This isn’t your father’s period piece. Legend has it that when Choderlos de Lacos first published the original novel, it was considered so scandalous that even Marie Antoinette’s personal copy had to be bound with a blank cover so nobody would know what book it was. Now, 206 years later, there’s no shame in appreciating this fine film by Stephen Frears, adapted by Christopher Hampton from his own play based on the novel. Really, this is all about chemistry, amid the human chess games of manipulation and seduction the ice cold Marquise de Merteuil (Glenn Close in perhaps her greatest performance) and the sleazy Vicomte de Valmont (John Malkovich) revel in, in their 18th century, French aristocratic ways. They are creatures of their own making, thoroughly Machiavellian in their schemes and leisure pursuits despite already virtually having it all, living in the lap of luxury. With such charismatic yet unpleasant characters driving the action and debauching innocents, the inevitable has to happen – downfall, metaphorical or physical. This film is more than just sex and sword fights: Instead, it’s a taut, delicious exercise in almost Shakespearean tragedy, as those skeletons in the closet get dangerously close to being revealed, while we await their comeuppance. It’s the combination of the intelligence of the script, direction and acting, which take careful heed of not drowning in the sumptuous aesthetics, that make what would otherwise have been a two hour bitch-fest a masterpiece.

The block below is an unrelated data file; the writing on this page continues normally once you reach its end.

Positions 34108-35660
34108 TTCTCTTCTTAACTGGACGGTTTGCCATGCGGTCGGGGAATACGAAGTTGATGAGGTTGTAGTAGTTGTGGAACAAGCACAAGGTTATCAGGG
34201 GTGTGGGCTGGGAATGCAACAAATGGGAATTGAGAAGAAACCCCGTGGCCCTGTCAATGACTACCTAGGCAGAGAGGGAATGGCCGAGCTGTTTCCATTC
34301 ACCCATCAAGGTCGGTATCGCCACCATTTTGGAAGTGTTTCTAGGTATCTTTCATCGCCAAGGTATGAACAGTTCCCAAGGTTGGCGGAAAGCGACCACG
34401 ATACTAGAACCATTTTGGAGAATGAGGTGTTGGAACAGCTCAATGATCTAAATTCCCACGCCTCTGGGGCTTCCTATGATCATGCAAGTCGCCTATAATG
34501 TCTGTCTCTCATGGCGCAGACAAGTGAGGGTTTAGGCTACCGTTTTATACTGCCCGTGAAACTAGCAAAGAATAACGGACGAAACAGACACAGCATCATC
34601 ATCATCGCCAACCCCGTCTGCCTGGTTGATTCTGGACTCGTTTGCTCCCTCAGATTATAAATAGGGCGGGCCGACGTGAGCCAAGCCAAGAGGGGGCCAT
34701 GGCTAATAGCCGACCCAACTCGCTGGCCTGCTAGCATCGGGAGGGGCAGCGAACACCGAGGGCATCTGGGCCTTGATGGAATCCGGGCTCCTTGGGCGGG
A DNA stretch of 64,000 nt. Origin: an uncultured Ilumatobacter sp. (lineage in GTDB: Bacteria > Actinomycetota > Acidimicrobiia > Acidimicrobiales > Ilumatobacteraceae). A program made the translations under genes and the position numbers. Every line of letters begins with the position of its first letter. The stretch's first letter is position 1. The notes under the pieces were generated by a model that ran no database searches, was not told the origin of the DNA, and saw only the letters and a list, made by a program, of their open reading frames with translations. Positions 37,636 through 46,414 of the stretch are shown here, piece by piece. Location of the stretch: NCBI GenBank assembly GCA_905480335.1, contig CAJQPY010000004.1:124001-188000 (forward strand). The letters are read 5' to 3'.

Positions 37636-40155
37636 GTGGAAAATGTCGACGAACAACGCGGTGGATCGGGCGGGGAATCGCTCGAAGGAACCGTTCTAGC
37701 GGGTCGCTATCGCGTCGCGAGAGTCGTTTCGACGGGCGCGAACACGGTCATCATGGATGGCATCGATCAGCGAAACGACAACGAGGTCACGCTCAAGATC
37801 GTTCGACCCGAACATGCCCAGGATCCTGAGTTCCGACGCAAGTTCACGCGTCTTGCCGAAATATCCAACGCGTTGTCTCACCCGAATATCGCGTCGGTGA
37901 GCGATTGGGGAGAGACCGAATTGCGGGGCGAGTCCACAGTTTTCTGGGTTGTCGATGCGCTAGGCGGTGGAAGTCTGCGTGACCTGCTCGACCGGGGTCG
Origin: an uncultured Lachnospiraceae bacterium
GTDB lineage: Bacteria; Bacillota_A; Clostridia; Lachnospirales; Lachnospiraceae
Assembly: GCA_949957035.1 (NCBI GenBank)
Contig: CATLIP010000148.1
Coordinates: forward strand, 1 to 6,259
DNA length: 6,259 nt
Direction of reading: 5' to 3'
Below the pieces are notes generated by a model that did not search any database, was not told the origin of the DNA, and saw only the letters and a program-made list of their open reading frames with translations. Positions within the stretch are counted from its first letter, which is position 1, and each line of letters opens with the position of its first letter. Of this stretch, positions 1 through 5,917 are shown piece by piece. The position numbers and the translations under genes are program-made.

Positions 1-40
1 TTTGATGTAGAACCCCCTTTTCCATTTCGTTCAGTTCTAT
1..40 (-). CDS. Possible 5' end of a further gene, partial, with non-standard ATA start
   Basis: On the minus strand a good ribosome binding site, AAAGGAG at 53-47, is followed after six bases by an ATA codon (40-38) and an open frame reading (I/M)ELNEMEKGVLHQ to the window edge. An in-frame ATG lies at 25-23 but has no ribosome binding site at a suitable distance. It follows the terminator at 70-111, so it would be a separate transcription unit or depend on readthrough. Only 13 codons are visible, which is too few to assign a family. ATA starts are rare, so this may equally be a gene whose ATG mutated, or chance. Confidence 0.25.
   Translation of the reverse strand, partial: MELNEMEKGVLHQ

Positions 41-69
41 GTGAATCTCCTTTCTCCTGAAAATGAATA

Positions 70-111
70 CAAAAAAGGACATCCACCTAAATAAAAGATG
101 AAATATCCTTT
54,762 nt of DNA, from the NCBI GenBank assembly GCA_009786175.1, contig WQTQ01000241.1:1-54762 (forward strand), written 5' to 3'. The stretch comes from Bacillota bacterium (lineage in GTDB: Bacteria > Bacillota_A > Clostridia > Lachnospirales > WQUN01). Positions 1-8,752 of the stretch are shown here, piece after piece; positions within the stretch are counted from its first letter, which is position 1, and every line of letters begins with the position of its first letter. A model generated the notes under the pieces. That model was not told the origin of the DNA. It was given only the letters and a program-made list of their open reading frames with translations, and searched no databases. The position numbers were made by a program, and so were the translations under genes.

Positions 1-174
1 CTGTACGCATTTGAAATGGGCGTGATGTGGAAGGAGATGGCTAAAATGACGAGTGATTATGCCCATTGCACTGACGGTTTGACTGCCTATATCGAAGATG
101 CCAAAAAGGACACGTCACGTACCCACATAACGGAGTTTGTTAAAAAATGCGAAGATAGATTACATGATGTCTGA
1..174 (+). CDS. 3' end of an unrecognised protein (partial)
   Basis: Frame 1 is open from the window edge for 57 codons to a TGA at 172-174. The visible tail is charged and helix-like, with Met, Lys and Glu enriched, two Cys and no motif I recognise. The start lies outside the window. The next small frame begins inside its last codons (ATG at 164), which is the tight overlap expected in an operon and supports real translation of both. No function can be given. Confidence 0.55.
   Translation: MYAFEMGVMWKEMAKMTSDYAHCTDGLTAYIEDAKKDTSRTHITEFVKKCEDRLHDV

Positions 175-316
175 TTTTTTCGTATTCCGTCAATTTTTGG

March 10, 1989


Stephen Frears


Christopher Hampton (play), Choderlos de Laclos (novel)


Warner Bros.


Drama, Romance




119 minutes